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ECMA Votes Yes to Set up MS's TC
Thursday, December 08 2005 @ 04:48 PM EST

I'm sure you will not be surprised to learn that Ecma voted today to approve the MS technical committee. So the rest, as Andy Updegrove writes, should be rubber stamped as well:
Given that there was so little opposition to the vote, one would assume that things would proceed rapidly and smoothly from here, since much of the normal give and take of standard setting what existing implementations should we accommodate? What features merit inclusion and what don't? What vendors' future product plans should be facilitated? What future capabilities might the community need? What creativity could be utilized to improve the technology? all of these will not only be moot, but will be out of scope for the committee as well.

It would appear that Microsoft has chosen its venue quite well.... All of which makes the contrast to ODF rather stark: in contrast, that standard was developed by a community process that decided what should and should not be included and which had no constraints imposed upon it by anyone; it is supported today in multiple product offerings; it is not only open source friendly, but already implemented in open source; it is already in the voting queue at ISO; and it has no dependency, formal or de facto, that will require it to track any individual vendor's product in the future.

So if what you want is an open standard, ODF is your obvious choice. Only IBM voted no, or really yes to open standards, as I view it, and HP abstained. Ecma only counts yes votes, if I recall correctly, so in effect an abstention is almost as good as a no, at least in terms of its effect. Sony, Philips and Intel, supposed friends of FOSS, voted for this technical committee, which to me is a vote against open standards. They may view it differently, and Groklaw is available if they wish to explain their point of view. I know I'd be interested. Just thought you'd like to know who is who, what is what, and who is doing what.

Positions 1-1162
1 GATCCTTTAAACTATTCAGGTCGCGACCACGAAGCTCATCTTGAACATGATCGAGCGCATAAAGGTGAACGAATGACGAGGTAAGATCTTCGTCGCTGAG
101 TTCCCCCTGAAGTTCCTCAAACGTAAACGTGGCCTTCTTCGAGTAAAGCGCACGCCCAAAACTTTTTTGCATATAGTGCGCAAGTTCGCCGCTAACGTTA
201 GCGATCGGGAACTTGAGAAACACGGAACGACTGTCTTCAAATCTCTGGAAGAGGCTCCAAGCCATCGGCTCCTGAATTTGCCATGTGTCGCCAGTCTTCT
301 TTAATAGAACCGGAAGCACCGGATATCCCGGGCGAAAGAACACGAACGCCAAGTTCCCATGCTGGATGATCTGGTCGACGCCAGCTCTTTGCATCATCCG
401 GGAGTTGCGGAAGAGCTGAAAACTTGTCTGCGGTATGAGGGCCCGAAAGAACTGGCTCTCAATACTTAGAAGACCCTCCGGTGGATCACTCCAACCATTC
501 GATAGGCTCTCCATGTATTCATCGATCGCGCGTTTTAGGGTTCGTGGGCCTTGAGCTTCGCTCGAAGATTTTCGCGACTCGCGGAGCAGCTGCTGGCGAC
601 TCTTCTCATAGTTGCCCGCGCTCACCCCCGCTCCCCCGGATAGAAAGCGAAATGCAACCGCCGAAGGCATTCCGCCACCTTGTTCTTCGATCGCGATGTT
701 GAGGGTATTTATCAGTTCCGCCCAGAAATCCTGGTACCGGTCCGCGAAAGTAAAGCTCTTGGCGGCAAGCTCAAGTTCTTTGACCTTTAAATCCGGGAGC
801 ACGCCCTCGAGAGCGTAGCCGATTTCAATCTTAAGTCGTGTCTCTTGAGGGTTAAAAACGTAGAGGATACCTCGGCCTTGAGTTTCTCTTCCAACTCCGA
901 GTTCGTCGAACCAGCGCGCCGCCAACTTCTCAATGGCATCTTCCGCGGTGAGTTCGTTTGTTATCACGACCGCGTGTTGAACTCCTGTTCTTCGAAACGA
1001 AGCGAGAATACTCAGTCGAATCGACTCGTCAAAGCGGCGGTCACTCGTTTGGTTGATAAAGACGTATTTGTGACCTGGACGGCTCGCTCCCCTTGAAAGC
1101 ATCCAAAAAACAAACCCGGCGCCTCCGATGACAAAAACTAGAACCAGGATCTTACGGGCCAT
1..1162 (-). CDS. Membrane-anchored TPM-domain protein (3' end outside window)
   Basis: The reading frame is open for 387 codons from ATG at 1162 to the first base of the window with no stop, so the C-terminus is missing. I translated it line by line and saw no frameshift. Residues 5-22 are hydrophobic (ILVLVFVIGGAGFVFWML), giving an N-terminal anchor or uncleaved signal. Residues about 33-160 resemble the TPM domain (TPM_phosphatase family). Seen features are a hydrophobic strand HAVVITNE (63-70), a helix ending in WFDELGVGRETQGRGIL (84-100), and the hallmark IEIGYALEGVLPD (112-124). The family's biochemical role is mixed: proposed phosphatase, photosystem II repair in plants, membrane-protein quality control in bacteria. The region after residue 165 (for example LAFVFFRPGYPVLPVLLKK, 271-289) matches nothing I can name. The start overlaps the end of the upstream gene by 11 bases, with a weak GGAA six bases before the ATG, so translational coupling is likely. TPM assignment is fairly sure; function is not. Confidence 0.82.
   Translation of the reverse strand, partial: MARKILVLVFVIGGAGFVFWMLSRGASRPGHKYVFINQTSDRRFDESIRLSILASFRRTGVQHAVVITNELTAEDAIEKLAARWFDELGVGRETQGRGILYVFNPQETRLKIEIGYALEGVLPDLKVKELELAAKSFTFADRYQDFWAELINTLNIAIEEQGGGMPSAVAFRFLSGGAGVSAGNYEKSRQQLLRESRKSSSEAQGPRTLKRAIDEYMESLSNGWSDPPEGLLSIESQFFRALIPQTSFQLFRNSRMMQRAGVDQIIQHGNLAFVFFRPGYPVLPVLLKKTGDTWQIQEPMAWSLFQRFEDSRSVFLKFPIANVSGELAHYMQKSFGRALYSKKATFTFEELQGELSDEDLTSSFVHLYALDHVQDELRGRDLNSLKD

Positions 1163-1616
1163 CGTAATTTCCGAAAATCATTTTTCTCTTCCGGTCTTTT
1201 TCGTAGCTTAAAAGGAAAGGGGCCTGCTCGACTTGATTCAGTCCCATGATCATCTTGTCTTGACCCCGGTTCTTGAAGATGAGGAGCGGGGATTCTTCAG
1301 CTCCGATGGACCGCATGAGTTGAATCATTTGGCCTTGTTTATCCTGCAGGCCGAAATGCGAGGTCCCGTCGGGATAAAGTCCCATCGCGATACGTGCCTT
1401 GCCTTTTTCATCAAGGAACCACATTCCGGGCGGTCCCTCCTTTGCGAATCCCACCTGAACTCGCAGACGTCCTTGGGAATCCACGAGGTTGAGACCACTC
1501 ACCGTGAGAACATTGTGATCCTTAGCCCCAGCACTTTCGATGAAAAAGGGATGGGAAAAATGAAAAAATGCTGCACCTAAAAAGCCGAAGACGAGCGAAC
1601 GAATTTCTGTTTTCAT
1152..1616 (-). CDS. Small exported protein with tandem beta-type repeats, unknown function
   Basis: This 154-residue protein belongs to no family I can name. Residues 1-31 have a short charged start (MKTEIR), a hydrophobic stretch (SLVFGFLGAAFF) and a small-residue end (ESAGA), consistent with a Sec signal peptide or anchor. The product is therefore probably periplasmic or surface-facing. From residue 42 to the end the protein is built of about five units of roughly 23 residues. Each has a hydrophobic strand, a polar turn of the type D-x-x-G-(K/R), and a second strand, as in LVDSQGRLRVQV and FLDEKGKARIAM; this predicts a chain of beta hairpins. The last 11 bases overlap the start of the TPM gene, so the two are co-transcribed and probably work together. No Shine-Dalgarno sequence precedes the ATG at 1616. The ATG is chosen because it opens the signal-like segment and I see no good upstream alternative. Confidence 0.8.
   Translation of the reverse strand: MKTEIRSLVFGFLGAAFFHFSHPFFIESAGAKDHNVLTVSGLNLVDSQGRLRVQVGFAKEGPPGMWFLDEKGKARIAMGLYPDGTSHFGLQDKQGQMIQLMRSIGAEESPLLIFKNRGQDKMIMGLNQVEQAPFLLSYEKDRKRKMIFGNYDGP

ECMA Votes Yes to Set up MS's TC | 109 comments | Create New Account
Comments belong to whoever posts them. Please notify us of inappropriate comments.
Corrections Here
Authored by: Parity on Thursday, December 08 2005 @ 04:52 PM EST
If any are needed


---

IANALATINLAIYRLAYSCWAA

[ Reply to This | # ]

Off-Topic Threads
Authored by: Parity on Thursday, December 08 2005 @ 04:54 PM EST
Contain the madness!

---

IANALATINLAIYRLAYSCWAA

[ Reply to This | # ]

ECMA Votes Yes, but...
Authored by: rsi on Thursday, December 08 2005 @ 05:09 PM EST
Hopefully the ISO will say no, providing that it is then submitted to the ISO.
With the Open Document Format already ahead of the so-called M$ "Open???
XML" Format, I hope that they reject the M$ submission.

[ Reply to This | # ]

ECMA Votes Yes to Set up MS's TC
Authored by: Anonymous on Thursday, December 08 2005 @ 05:16 PM EST
The interesting bit is the standard will work to be compatible with m$ not the
other way around. If they miss the standard could be intentionally hobbled thus

there will never be anything completely office compatible that implements the
spec from this committee.

[ Reply to This | # ]

Make-Up of voting members